D'Arcy pulls it out of the fire for Ulster
Ulster 16 Clermont 11
From somewhere they managed to pull it out of the fire. The game was entering the final 10 minutes and, although Ulster only trailed by two points, it seemed Clermont had taken the best the home side could throw at them and were about to ease themselves to a crucial victory. Except Adam D'Arcy, a 55th-minute replacement for Simon Danielli, had other ideas.
It wasn't clear what D'Arcy was going to do when he picked up possession inside his own 22. Clearing his lines might have seemed the best option but, sensing his team needed a spark urgently, D'Arcy set off on a lung-bursting dash that brought him past three Clermont defenders and into open space. And by the time he had run out of room, how relieved he must have been to see Ian Humphreys appear on his left shoulder.
The outhalf took the pass and gleefully surged to the line and all of Ravenhill, bar the sizeable French contingent, erupted in joy. Humphreys kicked the conversion and Ulster led by five. Suddenly, a game in which they had fought valiantly but had looked beyond them, lay within their grasp. For the 10 remaining minutes they fought like demons, determined not to let their unlikely advantage slip.
It was a magnificent victory. Clermont, enjoying their centenary year, are regarded as one of the firm contenders for European glory. They picked their strongest side and came to win. But Belfast is a difficult place to come for even the most vaunted of sides. In recent years Toulouse, Stade Francais and Biarritz had all been seen off here. Ulster pride themselves on their fearsome home reputation and will rejoice that it remains intact.
Early on, Clermont had looked in the mood for a big day. Much of the focus had been on their beefy pack and when they met stubborn resistance from the Ulster forwards they refused to panic. Instead, they fed as much ball as they could to David Skrela who linked dangerously with Aurelien Rougerie and impressive wings, Wesley Fofana and Noa Nakaitaci. Heaven knows what damage they might do when Sitiveni Sivivatu arrives in January.
For some reason Ulster were slow out of the blocks, diffident and uncertain. They committed the cardinal sin of not claiming the kick-off and allowed Morgan Parra a taster at goal as early as the third minute. They had a lineout on the right inside their own half soon afterwards and lost that too. It's hardly on those flimsy grounds that successful Heineken Cup campaigns are founded.
So no real surprise when they shipped an early try. The situation didn't look dangerous until Danielli completely mistimed his tackle on Rougerie and, suddenly, Clermont had plenty of space inside to exploit. Rougerie made his ground before finding Nakaitaci in support and, although the Fijian had work to do, he managed to hold off a couple of would-be tackles to touch the ball down.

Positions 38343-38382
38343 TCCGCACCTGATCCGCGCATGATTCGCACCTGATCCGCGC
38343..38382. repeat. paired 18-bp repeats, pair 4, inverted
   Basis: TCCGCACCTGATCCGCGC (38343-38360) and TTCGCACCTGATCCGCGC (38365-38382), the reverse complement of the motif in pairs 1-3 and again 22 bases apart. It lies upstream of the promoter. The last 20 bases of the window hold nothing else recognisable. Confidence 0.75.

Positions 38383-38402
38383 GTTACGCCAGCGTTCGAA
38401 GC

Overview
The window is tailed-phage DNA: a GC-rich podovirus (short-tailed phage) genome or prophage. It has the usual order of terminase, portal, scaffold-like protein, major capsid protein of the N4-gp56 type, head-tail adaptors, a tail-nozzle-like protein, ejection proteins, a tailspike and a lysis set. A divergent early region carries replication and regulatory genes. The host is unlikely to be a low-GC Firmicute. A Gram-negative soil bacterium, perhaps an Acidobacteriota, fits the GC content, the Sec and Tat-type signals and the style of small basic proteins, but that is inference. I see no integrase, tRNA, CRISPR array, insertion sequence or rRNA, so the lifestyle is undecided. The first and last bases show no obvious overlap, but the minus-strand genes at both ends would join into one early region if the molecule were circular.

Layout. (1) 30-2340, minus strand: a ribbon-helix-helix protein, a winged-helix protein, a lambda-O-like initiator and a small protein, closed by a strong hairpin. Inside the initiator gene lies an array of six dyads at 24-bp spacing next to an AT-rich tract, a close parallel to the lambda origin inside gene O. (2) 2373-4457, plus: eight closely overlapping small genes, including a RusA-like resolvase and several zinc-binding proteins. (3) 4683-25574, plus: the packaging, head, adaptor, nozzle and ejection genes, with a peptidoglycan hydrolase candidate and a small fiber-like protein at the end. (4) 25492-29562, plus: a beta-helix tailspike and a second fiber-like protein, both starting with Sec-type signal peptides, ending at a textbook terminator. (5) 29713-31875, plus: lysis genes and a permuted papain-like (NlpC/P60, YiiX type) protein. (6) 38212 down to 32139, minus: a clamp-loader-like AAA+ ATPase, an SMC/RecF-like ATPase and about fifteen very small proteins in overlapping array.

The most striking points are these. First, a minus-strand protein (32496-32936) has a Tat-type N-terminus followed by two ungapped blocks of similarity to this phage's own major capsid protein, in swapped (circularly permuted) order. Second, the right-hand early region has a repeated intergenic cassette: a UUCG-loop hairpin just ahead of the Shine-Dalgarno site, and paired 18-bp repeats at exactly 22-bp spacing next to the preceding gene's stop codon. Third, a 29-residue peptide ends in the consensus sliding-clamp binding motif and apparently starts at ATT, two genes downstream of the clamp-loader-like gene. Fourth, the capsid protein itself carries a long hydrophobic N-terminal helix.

At times Clermont were irrepressible. Ulster may have held their own up front but, in general terms, the French side was superior in most facets of the game, kicking better through Skrela and looking particularly dangerous from counter-attacks. Skrela and Parra both missed chances to extend their lead at various points although, at that stage, it wasn't looking like a day when they might regret such lapses.
What was odd was that Ulster hadn't brought the kind of intensity to the game you would expect as a given on their home patch. It was midway through the first half before they raised anything approaching a gallop, a quick-tap penalty by Paul Marshall leading them through multiple phases until Humphreys' pass was intercepted by Nakaitaci and Clermont launched into a menacing attack.
The first half, at least, ended on a positive note. Ulster had just gone eight points behind with the clock running down and it took a determined Andrew Trimble to wrest possession from Humphreys' restart and set up the penalty that enabled Humphreys to wipe out Skrela's 35th-minute effort. It gave Brian McLaughlin's men something to build on for the remainder of the game.
And how they managed it. The signs were there when they forced the Clermont pack into conceding a penalty early on after the interval, but Humphreys was badly wide with his penalty attempt. The outhalf could hardly miss five minutes later when another bracing Ulster attack brought a close-range penalty. Suddenly Clermont weren't weaving neat patterns anymore.
Ulster grew heart and confidence. Paddy Wallace showed his class with a daring run from his 22 that, for a moment, looked like ending with a Trimble try in the right corner. Brock James then hopelessly kicked dirt from a long-range penalty attempt and squandered another from close range. With Trimble and the magnificent Stephen Ferris roaring them on, it looked more and more like Ulster's day.
Then came D'Arcy's intervention, Humphrey's try and conversion and, suddenly for Ulster, the road to Leicester next week doesn't look all that menacing anymore.
Ulster: S Danielli (A D'Arcy 55); A Trimble, D Cave, P Wallace, C Gilroy; I Humphreys, P Marshall; T Court (P McAllister 67), R Best, J Afoa (D Fitzpatrick 67), J Muller, D Tuohy, S Ferris (W Faloon 76), C Henry, P Wannenburg
Clermont: L Byrne; W Fofana, A Rougerie, R King (J-M Buttin 71), N Nakaitaci; D Skrela (B James 50), M Parra; L Faure ( C Ric 60), B Kayser, D Zirakashvili (D Kotze 50), N Hines, J Pierre (J White 71), J Bonnaire, G Vosloo, E Vermeulen (J Bardy 64)
Referee: W Barnes
Sunday Indo Sport